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Lipids: the good, the bad and the ugly

We could call them the good, the bad and the ugly! No, we are not talking of spaghetti westerns and the famous 1966 film directed by Sergio Leone. Instead, we are talking about  a type of fat called lipids. Often we speak badly about them, but some are essential to our health as they reduce chronic inflammation, help lower “bad” cholesterol  – LDL – and are a valuable aid in the prevention of cardiovascular disease. Others, however, are harmful and should be avoided.

Good lipids activate genes that burn calories, increase metabolism and improve insulin activity. Bad ones have the opposite effect.

The group of good lipids are part of the omega-3 polyunsaturated fatty acids: they are powerful anti-inflammatory agents and are found in salmon, mackerel, sardines, flax and walnuts. Monounsaturated fats lower cholesterol and sugar levels in the blood, and are found in olive oil, almonds, Brazil nuts, cashews, avocado and in sesame seeds.

Some saturated fats also belong to the good fats. In abundance they are not good for us, especially fats from cheese and meat, but a small amount, for example from coconut milk, can be useful to the body thanks to the lauric acid that is important for our central nervous system. Finally, some of the omega-6 polyunsaturated fatty acids can produce anti-inflammatory substances. You should try to eat only small doses from unrefined sources, that is to say from  not overly industrially processed food, such as scold-pressed sesame, sunflower and walnut oil.

The second group of “bad” fats include all the other omega-6 fatty acids: they are polyunsaturated refined and cold-pressed fats in vegetable oils. Arachidonic acid, found in milk, its derivatives and in red meat also form part of this group. Other saturated fatty acids are also harmful, these are often found in beef, chicken, cheese, milk and dairy products. Contrary to what you might think, eggs contain very little fat.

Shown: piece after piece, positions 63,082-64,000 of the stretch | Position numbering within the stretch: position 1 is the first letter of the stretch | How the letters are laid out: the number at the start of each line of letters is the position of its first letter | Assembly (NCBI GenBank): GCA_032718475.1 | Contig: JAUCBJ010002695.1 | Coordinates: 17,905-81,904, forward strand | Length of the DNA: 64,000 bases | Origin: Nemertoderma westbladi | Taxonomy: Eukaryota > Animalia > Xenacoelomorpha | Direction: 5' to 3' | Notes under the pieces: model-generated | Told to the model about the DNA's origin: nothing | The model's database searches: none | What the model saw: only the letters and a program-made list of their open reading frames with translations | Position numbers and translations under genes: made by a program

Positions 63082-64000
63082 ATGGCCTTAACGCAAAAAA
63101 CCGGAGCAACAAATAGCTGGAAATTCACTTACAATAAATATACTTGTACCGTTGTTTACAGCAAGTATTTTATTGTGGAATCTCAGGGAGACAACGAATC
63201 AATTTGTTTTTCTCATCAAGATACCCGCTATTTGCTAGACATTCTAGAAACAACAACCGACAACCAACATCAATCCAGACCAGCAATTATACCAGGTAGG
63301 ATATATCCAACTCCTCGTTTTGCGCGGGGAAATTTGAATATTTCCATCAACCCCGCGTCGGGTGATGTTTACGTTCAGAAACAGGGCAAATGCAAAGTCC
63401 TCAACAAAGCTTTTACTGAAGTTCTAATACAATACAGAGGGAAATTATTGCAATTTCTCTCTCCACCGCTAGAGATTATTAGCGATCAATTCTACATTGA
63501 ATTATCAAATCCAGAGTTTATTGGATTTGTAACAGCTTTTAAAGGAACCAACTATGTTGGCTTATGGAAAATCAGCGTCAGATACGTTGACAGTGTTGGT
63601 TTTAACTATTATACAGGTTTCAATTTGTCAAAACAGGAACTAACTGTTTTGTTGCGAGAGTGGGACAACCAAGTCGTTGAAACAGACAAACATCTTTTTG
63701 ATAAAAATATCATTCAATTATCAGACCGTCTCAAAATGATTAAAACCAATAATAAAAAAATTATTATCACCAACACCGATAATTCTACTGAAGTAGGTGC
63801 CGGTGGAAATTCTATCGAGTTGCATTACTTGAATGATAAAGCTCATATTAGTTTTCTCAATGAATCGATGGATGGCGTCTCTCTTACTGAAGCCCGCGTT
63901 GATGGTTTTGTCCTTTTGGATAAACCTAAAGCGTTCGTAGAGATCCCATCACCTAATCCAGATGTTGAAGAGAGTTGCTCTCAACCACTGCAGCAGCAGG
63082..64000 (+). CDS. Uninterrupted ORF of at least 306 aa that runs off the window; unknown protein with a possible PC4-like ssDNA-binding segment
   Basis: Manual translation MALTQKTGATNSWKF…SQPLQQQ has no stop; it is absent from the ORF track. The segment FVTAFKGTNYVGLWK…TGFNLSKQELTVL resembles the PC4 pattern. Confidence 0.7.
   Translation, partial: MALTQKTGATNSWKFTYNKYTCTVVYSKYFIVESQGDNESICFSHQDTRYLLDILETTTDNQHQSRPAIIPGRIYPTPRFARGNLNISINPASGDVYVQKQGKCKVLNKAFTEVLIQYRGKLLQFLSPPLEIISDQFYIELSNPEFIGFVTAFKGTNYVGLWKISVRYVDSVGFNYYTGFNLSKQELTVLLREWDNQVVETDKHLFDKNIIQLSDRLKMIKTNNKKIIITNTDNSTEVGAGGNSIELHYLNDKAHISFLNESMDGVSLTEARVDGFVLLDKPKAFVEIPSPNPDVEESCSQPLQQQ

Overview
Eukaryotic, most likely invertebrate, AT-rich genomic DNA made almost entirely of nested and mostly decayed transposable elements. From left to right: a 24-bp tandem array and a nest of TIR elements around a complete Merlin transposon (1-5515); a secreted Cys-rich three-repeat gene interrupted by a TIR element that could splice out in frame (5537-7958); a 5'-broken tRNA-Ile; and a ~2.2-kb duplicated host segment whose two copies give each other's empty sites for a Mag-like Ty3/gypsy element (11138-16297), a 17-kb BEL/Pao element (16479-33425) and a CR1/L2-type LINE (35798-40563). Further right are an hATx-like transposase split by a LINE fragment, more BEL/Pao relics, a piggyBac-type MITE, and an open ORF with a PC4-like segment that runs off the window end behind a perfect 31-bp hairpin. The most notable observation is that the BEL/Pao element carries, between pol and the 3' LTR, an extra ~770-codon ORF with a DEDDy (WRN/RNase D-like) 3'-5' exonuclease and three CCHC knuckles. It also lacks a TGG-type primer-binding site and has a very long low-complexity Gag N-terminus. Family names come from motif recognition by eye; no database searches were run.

Even some synthetic fats have a negative effect on the metabolism because they are industrially produced through hydrogenation, a process in which hydrogen is added to a vegetable oil to turn it into a solid product. This includes margarine for example, but these fats are used in bakery products  as well such as in crackers, cookies, snacks and in fried and processed food. Excessive consumption of these “bad” fats reduces the health of the heart and blood vessels and can increase the risk of cancer.

Filippo Ongaro

Challenge | Fats and cardiovascular risk


How lipid fat can be good: omega-3 as a source of energy.

Imagine you ate nothing but fast food for a whole month, three times a day (breakfast, lunch and dinner), you could even stop all exercise. Do you think it is impossible? It can be done but it certainly is bad for your health. In the 2004 documentary “Super Size Me” Morgan Spurlock, did exactly that to show the physical and psychological effects of such a diet. At the end of the experiment, the director put on 11 kg (his starting weight being  84 kg) increasing his body mass by 13%.

This is an extreme scenario, but disturbing nonetheless, especially when you consider that many people regularly eat so-called junk food. However, it would be equally wrong to completely give up fat. In fact, “good” fats form an important supply of energy for the body and play different roles in our body; for example polyunsaturated fatty acids omega-3 are essential for the proper functioning of our nervous system.

The good fats are beneficial both on Earth and in space. Without adequate precautions, spaceflight can have many negative effects on human physiology, such as loss of muscle and bone mass. However, a diet rich in food that contains omega-3 (such as oily fish), can slow this mechanism and help maintain bone mineral density.

Beyond the preservation of muscles, bones and immune function, omega-3 may play a role in cancer prevention and in countering the effects of radiation during long-duration missions. The first studies on animals seem to show a positive outcome in this regard. Furthermore, depression and personality disorders have been associated with the lack of such fats. In fact, these fatty acids could affect not only the cognitive functions, but also mood and emotional state.

Dr. Filippo Ongaro

Challenge | Fats and cardiovascular risk